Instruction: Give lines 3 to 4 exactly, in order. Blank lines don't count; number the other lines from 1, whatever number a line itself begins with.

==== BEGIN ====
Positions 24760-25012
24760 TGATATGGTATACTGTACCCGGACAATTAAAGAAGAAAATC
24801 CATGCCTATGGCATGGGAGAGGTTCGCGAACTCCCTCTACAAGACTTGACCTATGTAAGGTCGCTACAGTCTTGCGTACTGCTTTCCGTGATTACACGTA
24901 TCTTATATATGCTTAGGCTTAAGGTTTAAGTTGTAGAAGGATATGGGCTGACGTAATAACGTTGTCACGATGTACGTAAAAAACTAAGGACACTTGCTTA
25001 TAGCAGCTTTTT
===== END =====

24801 CATGCCTATGGCATGGGAGAGGTTCGCGAACTCCCTCTACAAGACTTGACCTATGTAAGGTCGCTACAGTCTTGCGTACTGCTTTCCGTGATTACACGTA
24901 TCTTATATATGCTTAGGCTTAAGGTTTAAGTTGTAGAAGGATATGGGCTGACGTAATAACGTTGTCACGATGTACGTAAAAAACTAAGGACACTTGCTTA